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Old   May 3, 2001, 13:27
Default FEM/Linear algebra question
  #1
clifford bradford
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Hi I have a question:

Suppose I have a Finte element problem which is in the form of a system of linear equations: [K]{u}={F} where [K] is the sparse symmetric stiffness matrix, {u} is the solution vector of DOFs and {F} is the load vector. Is it possible to solve uniquely for [K] if we know what {u} and {F} are? What if I had the node connectivity (ie the grid), would it be possible then?
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Old   May 3, 2001, 14:29
Default Re: FEM/Linear algebra question
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Peter Attar
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Unless K is diagonal you have too many unknowns to uniquely determine the coefficients.....if you have the grid then you could find K just by assembling it in the normal finite element method manner..assumming you have all the other constants that you need.
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Old   May 3, 2001, 17:05
Default Re: FEM/Linear algebra question
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clifford bradford
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yeah i thought that'd be the answer. It seems strange though that that should be the case. The way I figured was if you knew the grid then you know which entries in the matrix are non-zero and reduce the problem that way. I was thinking of a sort of inverse problem where you didn't quite know the material properties so you could reconstruct the stiffness matrix via the solution. Oh well.
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Old   May 3, 2001, 17:16
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Peter Attar
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You could conceivably construct a stiffness matrix using impulse responses/green's function type method..however I don't think it would be worth the effort.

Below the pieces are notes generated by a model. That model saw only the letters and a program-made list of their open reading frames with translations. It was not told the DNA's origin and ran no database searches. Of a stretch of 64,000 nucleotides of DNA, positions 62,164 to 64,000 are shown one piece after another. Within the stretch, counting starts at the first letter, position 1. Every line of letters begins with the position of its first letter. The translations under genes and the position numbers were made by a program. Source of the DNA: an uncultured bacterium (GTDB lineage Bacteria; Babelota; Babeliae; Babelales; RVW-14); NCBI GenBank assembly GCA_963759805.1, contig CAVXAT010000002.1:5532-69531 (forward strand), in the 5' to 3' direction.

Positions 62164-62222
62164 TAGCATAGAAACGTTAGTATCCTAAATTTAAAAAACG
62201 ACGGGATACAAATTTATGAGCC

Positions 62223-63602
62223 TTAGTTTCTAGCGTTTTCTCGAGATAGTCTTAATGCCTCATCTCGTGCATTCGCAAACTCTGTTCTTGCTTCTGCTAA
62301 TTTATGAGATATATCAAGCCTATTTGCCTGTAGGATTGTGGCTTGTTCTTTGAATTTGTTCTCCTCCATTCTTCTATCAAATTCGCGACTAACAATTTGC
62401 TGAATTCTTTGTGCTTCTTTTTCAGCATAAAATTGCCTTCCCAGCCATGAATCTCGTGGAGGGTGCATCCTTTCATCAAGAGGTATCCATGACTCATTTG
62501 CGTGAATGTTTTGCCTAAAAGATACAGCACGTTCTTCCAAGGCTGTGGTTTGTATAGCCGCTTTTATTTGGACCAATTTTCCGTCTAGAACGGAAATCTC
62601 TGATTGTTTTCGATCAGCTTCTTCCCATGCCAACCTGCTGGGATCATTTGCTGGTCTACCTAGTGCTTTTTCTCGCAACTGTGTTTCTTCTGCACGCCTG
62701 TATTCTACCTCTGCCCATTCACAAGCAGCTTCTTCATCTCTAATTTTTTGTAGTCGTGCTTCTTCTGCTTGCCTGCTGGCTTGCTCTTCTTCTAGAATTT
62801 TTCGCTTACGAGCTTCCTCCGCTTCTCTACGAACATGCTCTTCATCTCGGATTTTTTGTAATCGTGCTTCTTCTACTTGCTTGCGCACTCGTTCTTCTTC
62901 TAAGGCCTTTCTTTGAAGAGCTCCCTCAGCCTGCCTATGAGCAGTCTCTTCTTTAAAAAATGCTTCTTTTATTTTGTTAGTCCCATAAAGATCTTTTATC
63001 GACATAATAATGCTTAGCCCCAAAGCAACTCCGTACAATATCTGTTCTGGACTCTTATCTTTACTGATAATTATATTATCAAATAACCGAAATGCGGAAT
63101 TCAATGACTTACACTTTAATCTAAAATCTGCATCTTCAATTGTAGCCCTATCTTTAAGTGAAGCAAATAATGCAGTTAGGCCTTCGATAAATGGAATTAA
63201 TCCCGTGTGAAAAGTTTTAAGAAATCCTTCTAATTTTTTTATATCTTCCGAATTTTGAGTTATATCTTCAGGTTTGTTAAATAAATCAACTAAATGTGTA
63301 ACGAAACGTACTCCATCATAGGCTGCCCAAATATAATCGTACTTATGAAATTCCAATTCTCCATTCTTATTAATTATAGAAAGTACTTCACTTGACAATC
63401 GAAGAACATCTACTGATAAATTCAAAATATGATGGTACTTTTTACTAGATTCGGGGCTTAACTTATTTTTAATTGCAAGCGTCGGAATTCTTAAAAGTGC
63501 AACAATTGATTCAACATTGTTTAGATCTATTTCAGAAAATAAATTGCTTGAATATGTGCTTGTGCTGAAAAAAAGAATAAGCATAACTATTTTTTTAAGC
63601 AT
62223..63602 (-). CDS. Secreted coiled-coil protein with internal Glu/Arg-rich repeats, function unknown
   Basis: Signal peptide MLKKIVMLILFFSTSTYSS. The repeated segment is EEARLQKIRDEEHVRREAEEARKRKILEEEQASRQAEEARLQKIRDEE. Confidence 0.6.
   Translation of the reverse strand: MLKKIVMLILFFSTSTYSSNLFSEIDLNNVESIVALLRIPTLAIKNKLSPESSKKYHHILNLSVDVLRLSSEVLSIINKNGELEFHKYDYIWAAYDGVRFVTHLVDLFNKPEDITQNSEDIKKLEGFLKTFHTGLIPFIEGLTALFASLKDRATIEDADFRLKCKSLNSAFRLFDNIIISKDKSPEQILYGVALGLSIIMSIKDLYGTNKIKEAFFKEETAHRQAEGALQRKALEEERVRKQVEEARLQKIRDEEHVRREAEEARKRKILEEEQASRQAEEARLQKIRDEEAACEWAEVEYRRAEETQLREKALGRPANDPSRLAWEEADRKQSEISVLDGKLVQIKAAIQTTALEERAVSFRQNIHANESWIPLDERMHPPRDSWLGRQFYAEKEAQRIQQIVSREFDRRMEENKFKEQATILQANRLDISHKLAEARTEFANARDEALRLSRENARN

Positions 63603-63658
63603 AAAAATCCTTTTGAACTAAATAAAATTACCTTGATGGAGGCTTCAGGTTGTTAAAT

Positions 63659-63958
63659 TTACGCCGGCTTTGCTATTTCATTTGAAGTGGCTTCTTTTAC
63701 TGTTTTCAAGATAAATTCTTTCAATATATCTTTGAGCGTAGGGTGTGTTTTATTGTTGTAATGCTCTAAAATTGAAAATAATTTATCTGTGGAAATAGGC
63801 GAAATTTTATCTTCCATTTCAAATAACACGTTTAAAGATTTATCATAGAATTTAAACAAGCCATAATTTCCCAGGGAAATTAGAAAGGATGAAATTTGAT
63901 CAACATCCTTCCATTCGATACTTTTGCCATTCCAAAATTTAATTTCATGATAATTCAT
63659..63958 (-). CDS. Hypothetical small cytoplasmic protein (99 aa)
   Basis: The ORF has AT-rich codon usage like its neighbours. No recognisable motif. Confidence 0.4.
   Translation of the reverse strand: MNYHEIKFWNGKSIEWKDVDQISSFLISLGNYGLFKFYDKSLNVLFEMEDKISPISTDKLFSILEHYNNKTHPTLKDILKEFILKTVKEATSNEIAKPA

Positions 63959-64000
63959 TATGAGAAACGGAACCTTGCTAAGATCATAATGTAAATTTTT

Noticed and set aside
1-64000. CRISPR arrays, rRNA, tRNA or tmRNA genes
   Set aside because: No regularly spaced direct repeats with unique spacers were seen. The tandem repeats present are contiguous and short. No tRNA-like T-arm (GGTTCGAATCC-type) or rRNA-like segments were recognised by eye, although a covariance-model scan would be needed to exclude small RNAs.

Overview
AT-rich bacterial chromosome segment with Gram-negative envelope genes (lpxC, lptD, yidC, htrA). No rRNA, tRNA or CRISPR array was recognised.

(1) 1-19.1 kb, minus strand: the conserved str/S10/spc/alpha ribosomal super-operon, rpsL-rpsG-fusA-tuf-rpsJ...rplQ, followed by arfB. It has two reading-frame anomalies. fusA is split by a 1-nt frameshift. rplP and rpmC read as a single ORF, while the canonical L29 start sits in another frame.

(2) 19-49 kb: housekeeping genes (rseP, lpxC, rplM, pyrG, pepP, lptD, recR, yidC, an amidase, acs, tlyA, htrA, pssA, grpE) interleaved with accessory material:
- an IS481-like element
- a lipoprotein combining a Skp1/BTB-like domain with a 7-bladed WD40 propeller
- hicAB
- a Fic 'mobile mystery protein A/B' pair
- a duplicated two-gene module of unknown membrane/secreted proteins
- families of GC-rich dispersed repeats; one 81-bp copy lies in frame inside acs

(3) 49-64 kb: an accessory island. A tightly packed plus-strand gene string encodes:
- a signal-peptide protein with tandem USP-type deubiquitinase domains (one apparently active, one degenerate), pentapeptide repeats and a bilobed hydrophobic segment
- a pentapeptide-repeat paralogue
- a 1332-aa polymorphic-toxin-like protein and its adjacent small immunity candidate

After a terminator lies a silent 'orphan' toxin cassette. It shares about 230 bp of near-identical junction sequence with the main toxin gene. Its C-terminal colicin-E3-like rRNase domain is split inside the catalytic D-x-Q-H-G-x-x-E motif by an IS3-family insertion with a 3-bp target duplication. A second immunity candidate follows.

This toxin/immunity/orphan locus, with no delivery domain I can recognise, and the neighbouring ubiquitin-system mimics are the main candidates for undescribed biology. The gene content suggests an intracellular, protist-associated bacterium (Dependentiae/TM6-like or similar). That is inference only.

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Old   May 3, 2001, 20:53
Default Re: FEM/Linear algebra question
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Adrin Gharakhani
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Curious, why you'd want the matrix if you already have the solution? Is the idea: you have "one" solution vector, you want to construct the matrix for possible follow up problems?

Anyway, the answer is already given. Can't do it

Adrin Gharakhani
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Old   May 4, 2001, 23:33
Default Re: FEM/Linear algebra question
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clifford bradford
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yeah that's it. Suppose you didn't have the stiffness matrix but needed it for subsequent calculations... My thinking was that the stiffness matrix is essentially a linear transformation so if you know the solution and the force vector then you might be able to recreate the stiffness matrix. But it was probably wishful thinking.
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Old   May 4, 2001, 23:34
Default Re: FEM/Linear algebra question
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clifford bradford
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can you explain or give references?
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Old   May 4, 2001, 23:47
Default Re: FEM/Linear algebra question
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Peter Attar
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In Meirovitch's Principles of Vibrations there is a decent explanation of construction of a stiffness matrix via Green's function/kernel approach for a linear self-adjoint elastic structure. You may want to do a google search under influence function approach as well.This method of deriving approximate systems of equations from experimental data has been around for a while and was used a lot in aeroelasticity back in the day..
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